Friday, May 25, 2007

Verification Works: START Something Global

Assistant Secretary of State for Verification, Compliance and Implementation Paula DeSutter recently told Reuters Diplomatic Correspondent Carol Giacomo that while the Strategic Arms Reduction Treaty (START) "has been important and for the most part has done its job,” many provisions "are no longer necessary. We don't believe we're in a place where we need have to have the detailed lists (of weapons) and verification measures."

This doesn’t seem right to us. We have found that looking at things on the basis of careful planning to know what you are looking for and how you will know it if you see it is a great way to know what and where things are. Just the other day, our cat, Dmitri, got out of the apartment while we were doing laundry. As we went to bed, we thought he was in the apartment when he was really lost in the hallway – we didn’t realize this until we went to look for him.

While we only have one cat, so counting is less complicated, the verification challenge is basically the same with nuclear weapons and weapons-usable materials. Thinking we know where they are is not as good as checking periodically and having a camera or even a variety of sensors pointed at them. Hoping that access is controlled to locations where nuclear weapons or weapons-usable materials are stored is not as good as monitoring the access points. Wishing that we had been more careful in accounting for them is not as good as actually doing the job.

Assistant Secretary DeSutter laments her task of negotiating a replacement to START, saying “you're never going to know how many warheads they are going to have on various missiles.” But the early days of on-site inspection taught us to never say never. Before the late President Ronald Reagan cracked the Soviet “nyet” that had blocked agreement about on-site inspection since the dawn of the nuclear age, perimeter-portal monitoring, cargoscan, and other technologies deployed to verify the Intermediate Nuclear Forces (INF) Treaty and later agreements seemed impossible to reach agreement about as well. By the time U.S. START inspectors began to see Russian Inter-Continental Ballistic Missiles in the field, everything had changed and smart people were talking seriously about warhead-level verification and the procedural and technological advances it would require. The task was not easy, but the payoff was enormous: Soviet nuclear weapons designed to kill millions of Americans were eliminated and loose nukes were secured.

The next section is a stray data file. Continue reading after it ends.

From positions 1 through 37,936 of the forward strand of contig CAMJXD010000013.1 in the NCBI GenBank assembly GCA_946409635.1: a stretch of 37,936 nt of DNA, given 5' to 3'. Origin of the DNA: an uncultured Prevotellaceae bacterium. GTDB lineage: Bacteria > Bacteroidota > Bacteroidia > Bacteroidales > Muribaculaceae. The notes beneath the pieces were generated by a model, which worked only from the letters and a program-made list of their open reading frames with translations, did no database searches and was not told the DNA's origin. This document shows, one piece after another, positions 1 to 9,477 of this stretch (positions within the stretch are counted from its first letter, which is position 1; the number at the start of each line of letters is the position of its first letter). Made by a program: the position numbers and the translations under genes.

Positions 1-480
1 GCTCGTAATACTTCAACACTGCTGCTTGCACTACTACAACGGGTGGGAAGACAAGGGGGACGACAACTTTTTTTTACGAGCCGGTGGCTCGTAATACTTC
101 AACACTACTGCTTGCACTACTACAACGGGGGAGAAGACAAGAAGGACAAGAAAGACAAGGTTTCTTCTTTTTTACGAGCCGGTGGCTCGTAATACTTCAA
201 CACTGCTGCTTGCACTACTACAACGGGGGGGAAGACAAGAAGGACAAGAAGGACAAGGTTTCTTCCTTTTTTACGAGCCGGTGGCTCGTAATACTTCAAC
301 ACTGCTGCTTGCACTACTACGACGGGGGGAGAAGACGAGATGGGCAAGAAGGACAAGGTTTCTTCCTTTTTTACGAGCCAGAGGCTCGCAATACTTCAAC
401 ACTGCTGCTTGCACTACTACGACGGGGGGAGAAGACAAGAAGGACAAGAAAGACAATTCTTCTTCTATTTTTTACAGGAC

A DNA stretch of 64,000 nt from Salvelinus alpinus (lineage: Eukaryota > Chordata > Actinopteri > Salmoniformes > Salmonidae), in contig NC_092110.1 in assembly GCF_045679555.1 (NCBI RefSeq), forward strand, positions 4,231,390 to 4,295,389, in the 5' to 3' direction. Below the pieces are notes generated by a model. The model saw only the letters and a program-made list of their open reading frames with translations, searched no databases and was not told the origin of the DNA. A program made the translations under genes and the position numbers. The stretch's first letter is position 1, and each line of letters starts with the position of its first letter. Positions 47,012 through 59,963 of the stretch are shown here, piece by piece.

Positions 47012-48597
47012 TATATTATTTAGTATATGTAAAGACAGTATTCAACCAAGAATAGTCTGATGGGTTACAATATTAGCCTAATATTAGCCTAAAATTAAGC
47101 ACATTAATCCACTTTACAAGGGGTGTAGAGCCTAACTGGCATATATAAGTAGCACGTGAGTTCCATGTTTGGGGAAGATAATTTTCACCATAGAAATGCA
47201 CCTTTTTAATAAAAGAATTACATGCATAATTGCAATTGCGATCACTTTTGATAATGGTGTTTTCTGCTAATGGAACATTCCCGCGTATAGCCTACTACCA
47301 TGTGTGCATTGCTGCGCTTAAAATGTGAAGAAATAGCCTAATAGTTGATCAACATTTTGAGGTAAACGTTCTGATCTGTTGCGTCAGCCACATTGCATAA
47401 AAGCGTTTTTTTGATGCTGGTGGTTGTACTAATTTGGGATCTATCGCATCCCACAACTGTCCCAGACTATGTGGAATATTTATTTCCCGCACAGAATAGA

Assistant Secretary DeSutter is right in understanding that this task is difficult – the U.S. alone cannot account for as much as 8 metric tons of highly enriched uranium, and as the massively oversized Cold War arsenals come down, smaller numbers of weapons and caches of weapons-usable material will become increasingly militarily significant, making the other states with nuclear weapons and some states without nuclear weapons that operate advanced nuclear power programs increasingly important to the discussion. The task of verifying nonproliferation is a daunting global challenge for political and military leaders, diplomats, scientists, businesspeople, engineers, physicians, and even communities and ordinary citizens. The truth is, we are unlikely to be perfectly successful forever. But the number and impact of verification failures are likely to be higher if we do not translate the lessons of the Cold War into a global nonproliferation verification effort. The negotiation of a replacement to START is an excellent place to begin, by bringing in the British, French and Chinese and, as possible, other states of proliferation concern. Maybe not every state will have the same commitments, maybe some will be protocol parties in the first round, but if we want to be able to “trust but verify” in the future we need to start talking about it before the opportunity for credible accounting of nuclear weapons and nuclear weapons-usable materials wastes further.

Many non-nuclear weapon states parties to the 1968 Treaty on the Non-Proliferation of Nuclear Weapons (NPT) have long viewed this topic as their business too, because the nuclear weapon states parties have committed to each of them through the NPT’s Article VI “to pursue negotiations in good faith on effective measures relating to cessation of the nuclear arms race at an early date and to nuclear disarmament, and on a Treaty on general and complete disarmament under strict and effective international control.” If we truly want to be in partnership for nuclear proliferation prevention with states that either border states with nuclear weapons-usable materials or are high-volume transshipment points, we should explicitly include them in discussions about global nonproliferation verification.

The Bush Administration is clinging to the weapons of the Cold War, repeatedly proposing new nuclear weapons, rather than learning the lessons of this dangerous period: verification works, and it’s high time we got about creating a global context for it.

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